Andy Johnson has released Roofdog, the electric-fried follow-up to 2021’s deeply personal Help Yourself. Though good times and groove abound, Johnson also leaves room on the dance card for the introspection that made his previous effort so compelling.
Roofdog opens with the unapologetically southern rocker “The Real Thing”, an Allman-flavored jammer with a “Gimme Back My Bullets” bite that sinks thoroughly into honky tonkin’ album highlight “Stranger Danger”, a true story according to Johnson “about a small town preacher trying to bully a new business out of town” that’s elevated by tongue-in-cheek parody and Johh Heinrich’s (Ronnie Milsap) pedal steel.
Fuzzy, lick-fueled “Georgia Peaches” blends Billy Joe Shaver’s cadence with Dickey Betts bravado while Royal Johnson’s “Jar It Up” gets a slide and organ-heavy “wild & blue” remake that ambles along like a summer Ocmulgee River float. The band of bassist Trey Dunnahoo, keyboardist Ethan Hamlin, and Macon stalwart drummer James Lengel are in top form in this inaugural studio configuration, with Johnson displaying considerable chops on slide guitar throughout.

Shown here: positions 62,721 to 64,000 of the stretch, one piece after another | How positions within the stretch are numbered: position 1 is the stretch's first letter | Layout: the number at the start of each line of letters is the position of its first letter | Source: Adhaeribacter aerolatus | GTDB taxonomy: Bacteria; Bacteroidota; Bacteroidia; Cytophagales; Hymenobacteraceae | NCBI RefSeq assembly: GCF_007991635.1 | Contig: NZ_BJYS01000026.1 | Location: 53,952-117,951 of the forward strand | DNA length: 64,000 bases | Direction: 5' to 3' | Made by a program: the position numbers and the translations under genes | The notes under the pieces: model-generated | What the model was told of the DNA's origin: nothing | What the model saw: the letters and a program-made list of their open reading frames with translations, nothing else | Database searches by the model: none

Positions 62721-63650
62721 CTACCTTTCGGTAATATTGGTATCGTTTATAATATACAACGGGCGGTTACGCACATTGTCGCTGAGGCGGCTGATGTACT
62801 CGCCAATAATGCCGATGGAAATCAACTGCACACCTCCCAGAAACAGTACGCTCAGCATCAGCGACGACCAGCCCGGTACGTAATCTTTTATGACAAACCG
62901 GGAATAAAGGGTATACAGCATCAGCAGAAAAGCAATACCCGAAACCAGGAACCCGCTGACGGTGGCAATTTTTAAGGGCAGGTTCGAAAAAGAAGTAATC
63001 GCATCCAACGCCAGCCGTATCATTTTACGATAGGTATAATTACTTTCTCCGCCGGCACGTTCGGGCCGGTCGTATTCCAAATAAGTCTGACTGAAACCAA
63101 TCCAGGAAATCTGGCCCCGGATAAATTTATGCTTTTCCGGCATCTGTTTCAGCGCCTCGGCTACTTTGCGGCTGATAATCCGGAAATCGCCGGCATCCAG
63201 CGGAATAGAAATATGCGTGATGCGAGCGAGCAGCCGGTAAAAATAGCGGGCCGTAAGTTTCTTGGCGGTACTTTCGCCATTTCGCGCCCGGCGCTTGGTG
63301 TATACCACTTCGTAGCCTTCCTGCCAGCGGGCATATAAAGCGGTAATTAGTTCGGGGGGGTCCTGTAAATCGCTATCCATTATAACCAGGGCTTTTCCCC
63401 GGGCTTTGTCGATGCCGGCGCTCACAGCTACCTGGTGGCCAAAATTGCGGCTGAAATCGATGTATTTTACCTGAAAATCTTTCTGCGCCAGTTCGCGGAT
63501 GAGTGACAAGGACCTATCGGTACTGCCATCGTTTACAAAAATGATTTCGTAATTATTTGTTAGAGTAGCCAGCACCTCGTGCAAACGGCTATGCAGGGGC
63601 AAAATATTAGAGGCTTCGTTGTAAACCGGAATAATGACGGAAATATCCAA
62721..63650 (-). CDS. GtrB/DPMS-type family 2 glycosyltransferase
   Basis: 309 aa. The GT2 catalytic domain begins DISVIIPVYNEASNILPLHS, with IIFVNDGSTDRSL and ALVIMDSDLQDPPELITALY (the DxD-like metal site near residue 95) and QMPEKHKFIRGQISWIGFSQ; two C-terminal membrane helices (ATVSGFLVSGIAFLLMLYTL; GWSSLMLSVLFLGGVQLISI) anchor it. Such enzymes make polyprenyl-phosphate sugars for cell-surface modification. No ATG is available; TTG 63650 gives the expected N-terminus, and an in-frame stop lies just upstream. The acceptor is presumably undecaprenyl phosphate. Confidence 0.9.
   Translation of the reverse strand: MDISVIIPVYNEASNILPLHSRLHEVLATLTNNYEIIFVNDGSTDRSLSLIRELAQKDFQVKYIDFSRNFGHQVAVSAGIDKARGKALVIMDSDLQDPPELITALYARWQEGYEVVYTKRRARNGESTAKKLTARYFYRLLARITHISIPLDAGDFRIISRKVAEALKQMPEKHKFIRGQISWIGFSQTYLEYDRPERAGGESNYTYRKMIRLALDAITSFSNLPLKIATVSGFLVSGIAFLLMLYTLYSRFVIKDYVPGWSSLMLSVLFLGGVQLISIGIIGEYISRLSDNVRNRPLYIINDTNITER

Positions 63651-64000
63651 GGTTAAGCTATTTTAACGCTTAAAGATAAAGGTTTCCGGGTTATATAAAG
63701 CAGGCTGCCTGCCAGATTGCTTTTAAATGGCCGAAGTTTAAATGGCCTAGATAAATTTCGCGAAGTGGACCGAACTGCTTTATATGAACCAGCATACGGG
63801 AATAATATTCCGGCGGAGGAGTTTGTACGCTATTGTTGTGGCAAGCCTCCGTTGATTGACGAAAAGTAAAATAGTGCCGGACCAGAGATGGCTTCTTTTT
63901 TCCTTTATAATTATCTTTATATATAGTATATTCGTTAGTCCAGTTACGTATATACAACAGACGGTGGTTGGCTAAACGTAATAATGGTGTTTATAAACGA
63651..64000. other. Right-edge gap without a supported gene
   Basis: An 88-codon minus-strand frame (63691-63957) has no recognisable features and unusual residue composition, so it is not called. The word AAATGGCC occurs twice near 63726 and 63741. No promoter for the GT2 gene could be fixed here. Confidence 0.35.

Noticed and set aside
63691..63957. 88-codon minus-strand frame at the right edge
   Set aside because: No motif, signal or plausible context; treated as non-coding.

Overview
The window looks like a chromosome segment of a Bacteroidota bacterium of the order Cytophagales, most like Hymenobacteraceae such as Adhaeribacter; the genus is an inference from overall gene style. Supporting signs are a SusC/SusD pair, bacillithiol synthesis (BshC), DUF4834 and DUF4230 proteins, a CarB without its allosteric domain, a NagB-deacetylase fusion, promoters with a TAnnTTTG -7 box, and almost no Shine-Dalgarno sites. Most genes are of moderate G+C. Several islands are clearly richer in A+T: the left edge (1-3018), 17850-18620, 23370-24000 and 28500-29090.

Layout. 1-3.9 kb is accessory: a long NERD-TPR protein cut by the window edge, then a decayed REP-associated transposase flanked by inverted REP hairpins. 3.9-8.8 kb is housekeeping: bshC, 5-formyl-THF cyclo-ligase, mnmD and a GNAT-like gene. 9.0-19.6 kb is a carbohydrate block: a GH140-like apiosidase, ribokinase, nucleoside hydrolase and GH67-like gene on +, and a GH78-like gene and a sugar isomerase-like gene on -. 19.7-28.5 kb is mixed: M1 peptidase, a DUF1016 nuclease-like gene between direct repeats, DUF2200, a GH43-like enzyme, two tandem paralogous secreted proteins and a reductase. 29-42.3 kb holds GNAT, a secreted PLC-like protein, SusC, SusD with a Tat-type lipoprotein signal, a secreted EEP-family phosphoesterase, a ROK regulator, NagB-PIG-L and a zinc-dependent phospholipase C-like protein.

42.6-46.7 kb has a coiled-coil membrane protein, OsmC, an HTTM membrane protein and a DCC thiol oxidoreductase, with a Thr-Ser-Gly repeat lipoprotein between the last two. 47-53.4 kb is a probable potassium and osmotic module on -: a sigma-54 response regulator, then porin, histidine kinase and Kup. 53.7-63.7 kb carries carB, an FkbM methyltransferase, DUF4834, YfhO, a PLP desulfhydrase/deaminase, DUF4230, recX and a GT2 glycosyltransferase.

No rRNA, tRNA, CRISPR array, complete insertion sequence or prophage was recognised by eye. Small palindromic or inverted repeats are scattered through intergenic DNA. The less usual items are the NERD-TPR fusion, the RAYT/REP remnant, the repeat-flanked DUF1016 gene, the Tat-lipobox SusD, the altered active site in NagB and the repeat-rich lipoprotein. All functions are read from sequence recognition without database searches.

Stepping onto the wilderness trail, Johnson chronicles nature’s rough beauty with “In The Woods”, declaring, “If I wanna go to hell today, well, I’ll just go to town,” but the album’s true jewel is “More Than Me”, an earthy acoustic ode to mortality and legacy that echoes the sentiment of Help Yourself and showcases Johnson as an underrecognized songwriter among Central Georgia artists.
A remarkably clean live version of Johnson’s “32-20 Blues” recorded in Waycross, Georgia at the ’22 Swamptown Getdown Music & Arts Festival closes out Roofdog on a funky, bluesy high note that leaves the album hanging a bit– not necessarily a bad thing, but perhaps leaving us wanting more was all in the design.
Recorded in parts at Macon’s subWATT Studio with Matt Laws and Justin Mercer at Caution Light Media in Waycross, Roofdog carries all the hallmarks of classic Southern Rock without sounding dated or tired, but it positively shines when it steps off the beaten path to offer up wit and honesty.